Car Beyond Saving






I choked on the fumes, spewing out of my car harder than I would have believed possible. The sheer amount of exhaust stunned me, as I pulled the stubborn sedan over to the side of the road, bursting from the driver’s door as I gasped for fresh air.

‘I ain’t never seen a car do that,’ Mary-Beth gasped from the other side of the car, her own escape plan actioned at the same time as mine. ‘Where is that much smoke even coming from?’

‘I have no idea,’ I wheezed, flat on my back in the hard dirt of Bentleigh. ‘But I sure hope there’s a car mechanic near Bentleigh that can have a look at it.’

‘A mechanic?’ Mary-Beth frowned. ‘Juniour, are you kidding me?’

‘What, honey?’ I asked, confused, propping myself up on my elbows to look at her, hazy in the heat being pumped out of my car. ‘She’s probably fixable, don’t you think?’

‘No, I do not think that!’ Mary-Beth protested, getting to her feet so she could stamp them. ‘It don’t need no bleeding mechanic or even a priest! It needs a wrecker!’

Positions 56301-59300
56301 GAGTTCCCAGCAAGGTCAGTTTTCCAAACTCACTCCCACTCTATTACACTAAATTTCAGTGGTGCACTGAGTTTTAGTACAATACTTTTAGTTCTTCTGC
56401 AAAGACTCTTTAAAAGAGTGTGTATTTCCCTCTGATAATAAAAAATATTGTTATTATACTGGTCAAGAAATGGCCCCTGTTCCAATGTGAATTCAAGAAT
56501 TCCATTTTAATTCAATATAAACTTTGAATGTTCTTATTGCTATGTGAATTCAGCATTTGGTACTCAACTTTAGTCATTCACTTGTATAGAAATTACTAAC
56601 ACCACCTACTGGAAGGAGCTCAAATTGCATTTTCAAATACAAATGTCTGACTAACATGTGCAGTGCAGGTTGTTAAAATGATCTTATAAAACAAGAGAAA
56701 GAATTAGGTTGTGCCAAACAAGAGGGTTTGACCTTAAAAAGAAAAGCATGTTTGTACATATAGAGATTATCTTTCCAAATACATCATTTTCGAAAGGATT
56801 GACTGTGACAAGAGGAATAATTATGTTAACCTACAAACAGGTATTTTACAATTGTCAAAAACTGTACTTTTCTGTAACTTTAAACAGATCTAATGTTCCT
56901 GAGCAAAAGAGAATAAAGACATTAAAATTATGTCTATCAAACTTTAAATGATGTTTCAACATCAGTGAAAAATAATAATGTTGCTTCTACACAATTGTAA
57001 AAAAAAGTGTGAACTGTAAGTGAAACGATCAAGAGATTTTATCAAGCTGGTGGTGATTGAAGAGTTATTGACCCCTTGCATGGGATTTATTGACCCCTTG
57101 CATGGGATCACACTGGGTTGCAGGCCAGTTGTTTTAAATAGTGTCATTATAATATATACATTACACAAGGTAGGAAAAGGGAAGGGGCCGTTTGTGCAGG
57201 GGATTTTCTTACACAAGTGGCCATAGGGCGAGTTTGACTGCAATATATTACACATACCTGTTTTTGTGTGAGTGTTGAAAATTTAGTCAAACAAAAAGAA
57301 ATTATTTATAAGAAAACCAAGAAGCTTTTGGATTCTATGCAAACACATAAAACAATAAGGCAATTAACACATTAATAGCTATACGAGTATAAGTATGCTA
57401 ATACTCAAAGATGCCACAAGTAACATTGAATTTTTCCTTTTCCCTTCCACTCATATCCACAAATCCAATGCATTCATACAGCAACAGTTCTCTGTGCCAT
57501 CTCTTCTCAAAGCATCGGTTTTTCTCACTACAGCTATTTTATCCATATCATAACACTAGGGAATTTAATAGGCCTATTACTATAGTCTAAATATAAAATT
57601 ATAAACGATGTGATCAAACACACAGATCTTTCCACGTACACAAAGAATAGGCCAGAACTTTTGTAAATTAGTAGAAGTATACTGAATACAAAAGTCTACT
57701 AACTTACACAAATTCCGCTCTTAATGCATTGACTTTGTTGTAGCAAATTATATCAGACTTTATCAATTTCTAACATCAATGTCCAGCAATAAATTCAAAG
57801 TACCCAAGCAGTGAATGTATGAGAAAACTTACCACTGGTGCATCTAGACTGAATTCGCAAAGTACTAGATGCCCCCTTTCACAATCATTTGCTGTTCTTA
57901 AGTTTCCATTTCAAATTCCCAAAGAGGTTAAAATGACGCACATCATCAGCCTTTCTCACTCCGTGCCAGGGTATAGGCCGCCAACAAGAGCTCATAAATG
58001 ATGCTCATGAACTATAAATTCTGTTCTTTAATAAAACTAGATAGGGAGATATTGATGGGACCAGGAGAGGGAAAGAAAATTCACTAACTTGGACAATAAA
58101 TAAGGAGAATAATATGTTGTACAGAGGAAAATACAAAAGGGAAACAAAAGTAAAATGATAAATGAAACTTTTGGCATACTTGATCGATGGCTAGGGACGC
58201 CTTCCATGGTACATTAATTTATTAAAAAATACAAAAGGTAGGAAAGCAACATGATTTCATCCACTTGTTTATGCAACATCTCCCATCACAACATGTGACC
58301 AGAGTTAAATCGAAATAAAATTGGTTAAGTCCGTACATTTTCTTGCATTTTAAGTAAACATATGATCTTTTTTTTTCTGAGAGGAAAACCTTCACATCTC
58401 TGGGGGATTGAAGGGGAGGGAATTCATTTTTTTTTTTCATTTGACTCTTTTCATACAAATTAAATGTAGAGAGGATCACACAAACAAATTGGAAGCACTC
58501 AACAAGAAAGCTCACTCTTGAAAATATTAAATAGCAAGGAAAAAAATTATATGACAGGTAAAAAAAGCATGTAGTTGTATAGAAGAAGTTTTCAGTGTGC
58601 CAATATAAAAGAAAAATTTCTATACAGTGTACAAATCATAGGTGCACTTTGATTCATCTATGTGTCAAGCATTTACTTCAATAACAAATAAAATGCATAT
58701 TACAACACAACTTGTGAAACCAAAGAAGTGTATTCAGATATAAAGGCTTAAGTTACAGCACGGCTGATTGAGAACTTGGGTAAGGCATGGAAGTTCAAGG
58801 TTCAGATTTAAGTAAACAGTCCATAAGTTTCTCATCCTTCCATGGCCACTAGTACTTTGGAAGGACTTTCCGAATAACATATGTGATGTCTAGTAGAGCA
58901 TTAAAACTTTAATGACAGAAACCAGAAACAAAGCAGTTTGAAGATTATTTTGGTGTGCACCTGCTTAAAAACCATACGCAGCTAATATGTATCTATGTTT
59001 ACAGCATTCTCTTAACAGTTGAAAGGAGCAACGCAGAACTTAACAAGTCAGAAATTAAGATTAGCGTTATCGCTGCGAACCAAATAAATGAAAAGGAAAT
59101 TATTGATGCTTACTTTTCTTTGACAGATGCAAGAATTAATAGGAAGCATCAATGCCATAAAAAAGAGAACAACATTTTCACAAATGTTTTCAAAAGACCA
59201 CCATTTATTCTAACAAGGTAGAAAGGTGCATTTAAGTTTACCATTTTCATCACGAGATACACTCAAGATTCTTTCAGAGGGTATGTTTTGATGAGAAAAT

‘You know those wreckers’ll bleed us dry!’ I wagged a finger at her. ‘They ain’t got no good heart for business!’

‘Of course they don’t!’ Mary-Beth cackled. ‘They don’t need to, when they got you over a barrel!

‘Maybe there’s a professional auto electrical mechanic in Bentleigh who could have a—’

‘Honey,’ May-Beth sighed, walking slowly around the still-smoking husk of our car to lay a hand on my shoulder. ‘I know you’ve been through a lot with that car, but… well, that’s just it, isn’t it? You’ve been through too much. It’s time to let her go…’

I gripped my wife’s hand tight, tears fogging my vision. ‘I suppose you’re right,’ I whispered. ‘I just wish I’d had more time to—’

The car promptly burst into flames, knocking us both back onto the hard ground.

‘Damn it, Junior!’ Mary-Beth growled, slapping me across the torso. ‘Now we won’t get anything from the wreckers!’